• Credit freezes: A credit freeze will lock your credit files so that only companies you already do business with will have access to them. This means that if a thief shows up at a faraway bank and tries to apply for credit in your name using your address and Social Security number, the bank won’t be able to access your credit report. (However, a credit freeze won’t prevent a thief from making changes to your existing accounts.) Initially, consumers who tried to set up credit freezes with Equifax discovered they had to pay for it, but after a public thrashing Equifax announced that it would waive all fees for the next 30 days (starting September 12) for consumers who want to freeze their Equifax credit files.6Before freezing your credit reports, though, it’s wise to check them first. Also keep in mind that if you want to apply for credit with a new financial institution in the future, or you are opening a new bank account, applying for a job, renting an apartment, or buying insurance, you will need to unlock or “thaw” the credit freeze.
  • Credit reports: You can obtain a free copy of your credit report from each of the major credit agencies once every 12 months by requesting the reports at annualcreditreport.com or by calling toll-free 877-322-8228. Because the Equifax breach could have long-term consequences, it’s a good idea to start checking your report as part of your regular financial routine for the next few years.
  • Bank and credit card statements: Review your financial statements regularly and look for any transaction that seems amiss. Take advantage of any alert features so that you are notified when suspicious activity is detected. Your vigilance is an essential tool in fighting identity theft.

At the end of the day the best person to protect your identity is you.  If you are not already, it is a good idea to start monitoring your financial accounts and credit file on a regular basis.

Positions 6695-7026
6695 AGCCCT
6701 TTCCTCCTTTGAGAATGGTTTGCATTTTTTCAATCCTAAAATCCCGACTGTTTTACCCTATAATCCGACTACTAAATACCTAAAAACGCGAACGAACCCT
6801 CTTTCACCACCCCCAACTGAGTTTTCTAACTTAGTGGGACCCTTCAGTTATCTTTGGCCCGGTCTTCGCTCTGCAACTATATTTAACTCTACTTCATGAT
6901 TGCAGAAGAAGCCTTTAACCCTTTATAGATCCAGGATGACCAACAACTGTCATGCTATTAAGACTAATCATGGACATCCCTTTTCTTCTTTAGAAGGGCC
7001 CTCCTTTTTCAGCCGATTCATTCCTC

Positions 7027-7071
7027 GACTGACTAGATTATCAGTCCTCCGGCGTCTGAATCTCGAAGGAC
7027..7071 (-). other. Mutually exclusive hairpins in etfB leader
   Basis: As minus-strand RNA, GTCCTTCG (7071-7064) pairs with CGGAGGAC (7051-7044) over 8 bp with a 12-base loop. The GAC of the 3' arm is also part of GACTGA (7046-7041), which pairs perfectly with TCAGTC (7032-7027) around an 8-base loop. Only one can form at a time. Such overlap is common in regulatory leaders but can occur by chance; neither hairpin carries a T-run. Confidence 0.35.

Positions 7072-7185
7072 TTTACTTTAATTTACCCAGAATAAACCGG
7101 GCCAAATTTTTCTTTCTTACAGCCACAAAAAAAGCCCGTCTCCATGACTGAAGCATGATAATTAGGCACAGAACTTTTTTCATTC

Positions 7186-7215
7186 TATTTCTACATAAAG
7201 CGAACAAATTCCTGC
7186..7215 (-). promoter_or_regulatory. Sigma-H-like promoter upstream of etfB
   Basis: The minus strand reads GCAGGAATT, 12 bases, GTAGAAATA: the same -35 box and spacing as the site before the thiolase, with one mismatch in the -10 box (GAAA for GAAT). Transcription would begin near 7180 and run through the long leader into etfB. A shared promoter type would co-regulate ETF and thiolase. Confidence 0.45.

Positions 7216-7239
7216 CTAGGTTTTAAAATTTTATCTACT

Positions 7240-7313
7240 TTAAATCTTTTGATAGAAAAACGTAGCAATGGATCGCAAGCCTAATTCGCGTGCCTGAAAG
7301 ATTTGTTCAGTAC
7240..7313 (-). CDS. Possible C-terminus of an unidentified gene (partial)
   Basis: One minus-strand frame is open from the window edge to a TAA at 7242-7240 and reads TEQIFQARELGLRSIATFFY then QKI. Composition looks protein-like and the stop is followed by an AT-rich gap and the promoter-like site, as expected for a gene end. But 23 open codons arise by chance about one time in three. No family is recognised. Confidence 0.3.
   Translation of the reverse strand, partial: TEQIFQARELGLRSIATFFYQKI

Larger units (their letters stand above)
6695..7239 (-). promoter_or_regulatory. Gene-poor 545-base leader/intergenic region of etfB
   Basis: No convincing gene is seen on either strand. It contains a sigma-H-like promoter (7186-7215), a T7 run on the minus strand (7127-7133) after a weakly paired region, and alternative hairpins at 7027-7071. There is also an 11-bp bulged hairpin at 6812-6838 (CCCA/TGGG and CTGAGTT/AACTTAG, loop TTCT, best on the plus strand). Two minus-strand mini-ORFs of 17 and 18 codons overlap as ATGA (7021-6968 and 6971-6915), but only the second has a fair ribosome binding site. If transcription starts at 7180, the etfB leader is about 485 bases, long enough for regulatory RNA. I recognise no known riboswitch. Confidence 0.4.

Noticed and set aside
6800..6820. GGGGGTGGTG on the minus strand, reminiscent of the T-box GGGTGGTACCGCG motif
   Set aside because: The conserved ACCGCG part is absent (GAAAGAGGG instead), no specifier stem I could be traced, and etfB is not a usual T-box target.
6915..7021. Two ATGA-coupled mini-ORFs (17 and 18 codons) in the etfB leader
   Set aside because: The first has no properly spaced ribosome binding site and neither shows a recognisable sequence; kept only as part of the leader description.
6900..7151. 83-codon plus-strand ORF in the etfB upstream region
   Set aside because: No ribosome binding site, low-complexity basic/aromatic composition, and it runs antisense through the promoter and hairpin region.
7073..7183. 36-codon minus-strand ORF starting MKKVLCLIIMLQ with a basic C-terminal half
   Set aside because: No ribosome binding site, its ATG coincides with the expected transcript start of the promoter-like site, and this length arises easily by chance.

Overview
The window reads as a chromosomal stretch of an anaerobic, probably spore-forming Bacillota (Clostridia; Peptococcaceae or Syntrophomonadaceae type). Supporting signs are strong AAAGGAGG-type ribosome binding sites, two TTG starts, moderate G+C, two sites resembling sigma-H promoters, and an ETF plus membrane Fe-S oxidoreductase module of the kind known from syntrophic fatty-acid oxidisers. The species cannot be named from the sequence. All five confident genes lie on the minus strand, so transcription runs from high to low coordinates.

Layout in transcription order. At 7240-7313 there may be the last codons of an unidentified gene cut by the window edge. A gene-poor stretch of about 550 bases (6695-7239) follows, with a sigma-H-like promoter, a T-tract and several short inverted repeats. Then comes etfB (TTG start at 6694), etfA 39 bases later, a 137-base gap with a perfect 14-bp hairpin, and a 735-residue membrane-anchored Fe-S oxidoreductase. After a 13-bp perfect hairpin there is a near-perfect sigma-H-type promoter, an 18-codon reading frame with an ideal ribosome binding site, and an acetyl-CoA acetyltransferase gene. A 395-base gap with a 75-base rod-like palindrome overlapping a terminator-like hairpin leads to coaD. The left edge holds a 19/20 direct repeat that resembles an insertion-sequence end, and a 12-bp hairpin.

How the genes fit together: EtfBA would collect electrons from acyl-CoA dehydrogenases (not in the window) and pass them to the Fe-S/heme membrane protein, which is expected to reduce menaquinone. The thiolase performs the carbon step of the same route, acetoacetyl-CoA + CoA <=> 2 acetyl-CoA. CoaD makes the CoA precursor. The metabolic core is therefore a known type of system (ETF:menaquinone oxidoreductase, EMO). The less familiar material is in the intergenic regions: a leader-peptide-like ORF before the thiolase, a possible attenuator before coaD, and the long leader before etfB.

Hey Government: It’s Time To Get Serious!

Brian Wesbury, Chief Economist at First Trust Portfolios, does a nice job in the commentary below comparing and contrasting the difference between the private sector (which is doing well) and the public sector (with governments of all sizes in precarious financial positions).  This divergence is a risk factor; the next crisis could erupt from the public sector.  Fortunately it is likely a decade or more away at the Federal level although the upcoming debt ceiling debate could create some pain.  In the meantime, the private sector looks poised to keep making progress and driving stock prices higher in the process.

Hey Government: It’s Time to Get Serious!

At eight years, the current economic recovery is the third longest on record.  Personal income, consumer spending, household assets, and net worth, are all at record highs.  Stock markets are at record highs.  Corporate profits are within striking distance of their all-time highs.  Federal tax receipts are at record highs.

So, how is it possible that the federal budget, along with some state and local budgets, still look like they’re in the middle of a nasty recession?

The answer: Government fiscal management is completely out of control.  Politicians find time to fret about Amazon’s purchase of Whole Foods and won’t stop bashing banks, but they’ve lost their ability to deal with their own fiscal reality.

The federal government is projected to run a nearly $700 billion deficit this year, and long-term forecasts suggest trillion dollar deficits as far as the eye can see.  Illinois and the City of Chicago are running chronic deficits, while New Jersey and New York are fiscal basket cases.

This makes the politicians of the 1990s look downright responsible.  In 1999, after a 10-year recovery, these entities were all running surpluses. But even if this recovery lasts 12 years, deficits will persist.  And what happens if there’s another recession?

Politicians have claimed intellectual support for their fiscal irresponsibility from John Maynard Keynes.  He believed in deficit-spending to help cure the problems of weak consumer spending in a recession.  As a result, the Panic of 2008 gave cover to grow government, and they did so in spectacular fashion.  But that “emergency” spending then morphed into permanent overspending and chronic deficits.

Tax rates are higher today than in 1999, and the economy is bigger, but governments have consistently outspent the ability of taxpayers to fund it.

Even Keynes thought the government should roll back spending and get budget deficits under control in better economic times.  But politicians are long past seeking his intellectual support.  They love to lecture business-people about greedy human nature, yet can’t turn that analysis on themselves.